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I flew to Crete on New Year's Eve, and the flight crew offered all of us a pomegranate and instructed us to break it open at midnight.

What's the story there? How is the pomegranate connected with celebrating the New Year?

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ABC News explains it here:

In Greece, the pomegranate has held strong symbolic meaning since ancient times. A common tradition on New Year's Eve is to throw pomegranates on the ground, and break them apart. The more they burst, the more abundance your household will have.

Crete is in Greece, and so the pomegranate is well known as a sign of abundance.

also:

In Ancient Greek mythology, the pomegranate features prominently in the story of Persephone and her marriage to Hades, the god of the Underworld. Hades kidnapped Persephone and took her to the Underworld to be his wife. Persephone’s mother, Demeter, goddess of fertility, considering her daughter lost, went into mourning and thus all things on earth ceased to grow. Zeus, Persephone’s father, commanded his brother Hades to release her, however Hades had tricked her into eating six pomegranate seeds, and it was the rule of the Fates that anyone who consumed food or drink in the Underworld was doomed to spend eternity there. Since Persephone had eaten the six pomegranate seeds, she had to remain in the Underworld for six months of the year. Hades agreed to release her to the world above for the other six months of the year, to be reunited with her mother. This is how the ancient Greeks explained the cycle of the seasons: when Persephone was with her mother, the earth flourished and the crops grew (Spring and Summer); when she returned to Hades, Demeter mourned and the earth was infertile (Autumn and Winter). As a consequence, pomegranates were often offered to the goddess Demeter in prayer for fertile land.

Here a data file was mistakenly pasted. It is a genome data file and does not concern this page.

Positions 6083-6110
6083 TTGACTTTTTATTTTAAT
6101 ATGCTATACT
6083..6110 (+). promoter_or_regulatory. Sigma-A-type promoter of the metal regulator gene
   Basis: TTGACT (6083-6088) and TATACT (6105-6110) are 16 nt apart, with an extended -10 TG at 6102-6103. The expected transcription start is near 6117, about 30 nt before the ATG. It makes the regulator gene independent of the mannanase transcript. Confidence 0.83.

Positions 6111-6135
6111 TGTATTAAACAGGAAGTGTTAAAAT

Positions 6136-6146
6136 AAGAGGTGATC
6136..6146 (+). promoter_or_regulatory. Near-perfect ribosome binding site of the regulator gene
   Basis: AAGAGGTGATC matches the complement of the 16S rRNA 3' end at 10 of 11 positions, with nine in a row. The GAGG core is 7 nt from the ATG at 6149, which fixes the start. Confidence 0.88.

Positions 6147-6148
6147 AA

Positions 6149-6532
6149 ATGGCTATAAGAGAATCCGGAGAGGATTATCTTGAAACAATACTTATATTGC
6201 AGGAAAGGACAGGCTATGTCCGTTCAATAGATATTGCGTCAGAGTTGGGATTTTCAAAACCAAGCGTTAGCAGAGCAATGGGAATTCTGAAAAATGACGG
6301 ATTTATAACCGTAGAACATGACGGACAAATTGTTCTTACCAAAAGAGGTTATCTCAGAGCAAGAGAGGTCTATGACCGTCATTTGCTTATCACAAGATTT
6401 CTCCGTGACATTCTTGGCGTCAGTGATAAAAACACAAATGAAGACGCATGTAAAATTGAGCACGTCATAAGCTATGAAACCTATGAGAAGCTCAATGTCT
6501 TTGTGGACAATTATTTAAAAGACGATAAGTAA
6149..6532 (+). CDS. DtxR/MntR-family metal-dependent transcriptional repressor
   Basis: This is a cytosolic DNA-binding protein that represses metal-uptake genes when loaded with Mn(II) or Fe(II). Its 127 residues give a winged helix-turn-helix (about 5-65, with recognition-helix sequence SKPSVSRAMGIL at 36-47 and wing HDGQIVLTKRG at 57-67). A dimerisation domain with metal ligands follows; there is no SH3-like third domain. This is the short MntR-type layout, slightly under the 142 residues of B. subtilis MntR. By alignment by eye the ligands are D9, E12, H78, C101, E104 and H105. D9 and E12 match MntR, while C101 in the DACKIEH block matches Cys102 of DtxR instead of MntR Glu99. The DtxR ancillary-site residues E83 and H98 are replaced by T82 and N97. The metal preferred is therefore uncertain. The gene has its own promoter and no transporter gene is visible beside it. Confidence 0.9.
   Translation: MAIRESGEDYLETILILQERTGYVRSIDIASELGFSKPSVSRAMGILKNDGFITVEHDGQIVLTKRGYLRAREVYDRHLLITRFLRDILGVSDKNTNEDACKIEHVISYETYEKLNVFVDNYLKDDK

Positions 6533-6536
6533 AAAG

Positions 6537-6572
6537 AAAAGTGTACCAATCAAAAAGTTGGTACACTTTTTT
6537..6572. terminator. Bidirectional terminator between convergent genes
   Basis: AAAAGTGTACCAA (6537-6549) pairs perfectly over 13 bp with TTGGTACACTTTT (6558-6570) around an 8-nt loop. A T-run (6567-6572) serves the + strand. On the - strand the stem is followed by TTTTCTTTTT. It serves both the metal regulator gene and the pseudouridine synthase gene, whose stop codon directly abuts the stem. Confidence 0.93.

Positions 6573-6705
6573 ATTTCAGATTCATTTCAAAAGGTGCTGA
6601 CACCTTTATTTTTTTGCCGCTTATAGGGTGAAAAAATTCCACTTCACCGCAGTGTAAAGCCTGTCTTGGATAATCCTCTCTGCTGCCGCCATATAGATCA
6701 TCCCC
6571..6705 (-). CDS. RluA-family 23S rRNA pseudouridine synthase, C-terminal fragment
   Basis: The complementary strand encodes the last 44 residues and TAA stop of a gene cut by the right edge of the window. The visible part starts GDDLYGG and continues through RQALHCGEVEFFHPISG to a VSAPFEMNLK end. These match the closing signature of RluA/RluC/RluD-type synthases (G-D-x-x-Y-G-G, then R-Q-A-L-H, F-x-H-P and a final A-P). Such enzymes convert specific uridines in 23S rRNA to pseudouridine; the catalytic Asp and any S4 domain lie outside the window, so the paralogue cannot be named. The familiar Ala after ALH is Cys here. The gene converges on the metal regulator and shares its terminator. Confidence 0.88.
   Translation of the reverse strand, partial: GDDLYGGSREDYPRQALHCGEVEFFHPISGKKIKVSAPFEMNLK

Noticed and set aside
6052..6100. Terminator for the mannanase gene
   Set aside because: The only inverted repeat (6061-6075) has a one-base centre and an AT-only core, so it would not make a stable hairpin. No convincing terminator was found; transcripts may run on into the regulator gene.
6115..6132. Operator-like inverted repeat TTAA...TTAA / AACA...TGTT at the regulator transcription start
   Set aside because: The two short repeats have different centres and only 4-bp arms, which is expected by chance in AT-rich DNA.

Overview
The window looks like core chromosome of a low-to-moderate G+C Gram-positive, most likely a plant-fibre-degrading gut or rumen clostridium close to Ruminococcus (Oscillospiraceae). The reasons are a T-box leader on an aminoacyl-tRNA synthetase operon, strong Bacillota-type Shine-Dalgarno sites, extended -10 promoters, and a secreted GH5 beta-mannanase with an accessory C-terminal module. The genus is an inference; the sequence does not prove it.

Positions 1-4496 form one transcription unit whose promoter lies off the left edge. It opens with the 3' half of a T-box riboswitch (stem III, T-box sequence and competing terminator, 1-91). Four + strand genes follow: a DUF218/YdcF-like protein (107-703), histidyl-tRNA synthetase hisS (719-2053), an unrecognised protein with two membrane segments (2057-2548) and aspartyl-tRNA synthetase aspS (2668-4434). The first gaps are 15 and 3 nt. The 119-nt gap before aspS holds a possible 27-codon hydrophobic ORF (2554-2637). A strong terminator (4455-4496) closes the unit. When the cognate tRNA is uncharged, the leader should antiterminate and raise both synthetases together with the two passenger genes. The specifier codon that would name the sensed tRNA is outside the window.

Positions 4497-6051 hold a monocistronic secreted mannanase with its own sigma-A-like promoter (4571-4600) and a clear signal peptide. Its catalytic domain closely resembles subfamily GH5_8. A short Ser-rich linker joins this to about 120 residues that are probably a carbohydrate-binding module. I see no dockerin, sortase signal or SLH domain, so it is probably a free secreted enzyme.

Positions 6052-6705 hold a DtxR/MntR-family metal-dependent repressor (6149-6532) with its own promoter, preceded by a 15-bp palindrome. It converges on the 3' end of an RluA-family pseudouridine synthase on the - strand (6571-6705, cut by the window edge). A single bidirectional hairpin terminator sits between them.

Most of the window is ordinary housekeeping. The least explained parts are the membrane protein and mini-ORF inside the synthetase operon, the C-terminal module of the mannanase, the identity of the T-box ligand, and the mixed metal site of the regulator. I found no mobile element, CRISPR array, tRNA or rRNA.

If you TLDRed it, then basically, the myth of Persephone and Hades ties in because offerings were brought to Demeter in the sign of a Pomegranate.

  • Pomegranates were offered to Demeter? Why would they offer a reminder of the food which forced her daughter to leave her? That seems counter-intuitive. – Lauren Ipsum Jan 3 '16 at 12:29
  • Well, they apparently did :^). – bleh Jan 3 '16 at 14:09
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    I think it's the other way around. The pomegranates were offered to Demeter early, and later a myth developed around it to explain the ritual. – C. M. Weimer Jan 3 '16 at 17:37
  • Yes possibly true. – bleh Jan 3 '16 at 20:10

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